Black Lives Matter: The church banner discussion

There has been much discussion about why Black Lives Matter; one might even say it’s a “sign of the times.” As we become aware that a disproportionate number of African Americans in U.S. society are imprisoned, shot, harassed by police, and disenfranchised in alarming numbers, we are drawn deeper into the conversation by our commitment to stand on the side of love and to fight for the rights of all who are oppressed by injustice and for who they are. People of all races, genders, ethnicities, etc., experience oppression, but at this moment in history (and for much too long), African Americans are being discriminated against more than any other group. This racial bias spreads in conscious, unconscious, systemic, intentional and unintentional ways. It must stop.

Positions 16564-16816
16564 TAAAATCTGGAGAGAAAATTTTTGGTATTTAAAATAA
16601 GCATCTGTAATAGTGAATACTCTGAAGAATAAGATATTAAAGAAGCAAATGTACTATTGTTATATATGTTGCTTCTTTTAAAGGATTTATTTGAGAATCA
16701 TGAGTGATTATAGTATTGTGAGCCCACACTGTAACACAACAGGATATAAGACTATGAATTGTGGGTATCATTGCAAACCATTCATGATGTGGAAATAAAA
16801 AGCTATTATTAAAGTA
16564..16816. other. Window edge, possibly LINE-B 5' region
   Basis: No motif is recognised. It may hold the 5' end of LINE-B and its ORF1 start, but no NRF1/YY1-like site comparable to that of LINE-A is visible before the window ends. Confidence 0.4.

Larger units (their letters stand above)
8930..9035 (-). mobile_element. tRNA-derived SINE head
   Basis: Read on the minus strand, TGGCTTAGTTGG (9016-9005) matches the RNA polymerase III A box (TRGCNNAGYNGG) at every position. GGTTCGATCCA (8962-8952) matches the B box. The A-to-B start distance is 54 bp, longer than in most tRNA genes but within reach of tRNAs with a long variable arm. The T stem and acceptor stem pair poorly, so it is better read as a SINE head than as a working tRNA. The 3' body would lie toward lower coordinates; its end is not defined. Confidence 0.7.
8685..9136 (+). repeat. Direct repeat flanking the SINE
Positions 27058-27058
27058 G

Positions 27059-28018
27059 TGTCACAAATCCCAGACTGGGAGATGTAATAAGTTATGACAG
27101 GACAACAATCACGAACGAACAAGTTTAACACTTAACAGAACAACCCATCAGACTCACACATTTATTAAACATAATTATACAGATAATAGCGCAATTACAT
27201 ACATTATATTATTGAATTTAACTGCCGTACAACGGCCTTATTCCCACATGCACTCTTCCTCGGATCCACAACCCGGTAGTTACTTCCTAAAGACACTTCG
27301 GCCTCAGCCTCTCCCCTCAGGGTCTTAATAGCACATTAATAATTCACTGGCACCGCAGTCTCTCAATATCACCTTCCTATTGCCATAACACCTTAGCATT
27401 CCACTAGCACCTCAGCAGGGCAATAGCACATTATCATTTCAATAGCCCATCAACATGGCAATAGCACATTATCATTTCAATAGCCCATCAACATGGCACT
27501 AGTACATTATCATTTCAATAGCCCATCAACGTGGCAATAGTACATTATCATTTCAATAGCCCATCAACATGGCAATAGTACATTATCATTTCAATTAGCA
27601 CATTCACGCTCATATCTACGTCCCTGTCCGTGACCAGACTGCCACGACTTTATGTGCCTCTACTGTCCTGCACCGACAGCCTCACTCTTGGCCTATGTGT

All lives matter. This is undeniable. However, as I’ve listened to the stories told by my Black and Latino/a friends, I realize that society does treat my life differently. During traffic stops I’m treated with more respect and dignity. I’m not followed while shopping, even if I’m wearing sweats and a well worn t-shirt. In general, I notice how much freedom of movement and possibility I have in my life because I was born White.

The Black Lives Matter movement presents a statement so obvious that it is jarring. It gets our attention! That is why I support placing a “Black Lives Matter” sign on our lawn, through a congregational voteĀ per our by laws. We have been asked by UU allies-of-color to place a banner outside our church to support this movement. More important, in the discussion taking place across the U.S., I want anyone walking or driving by our church to know which side of Love we stand on.

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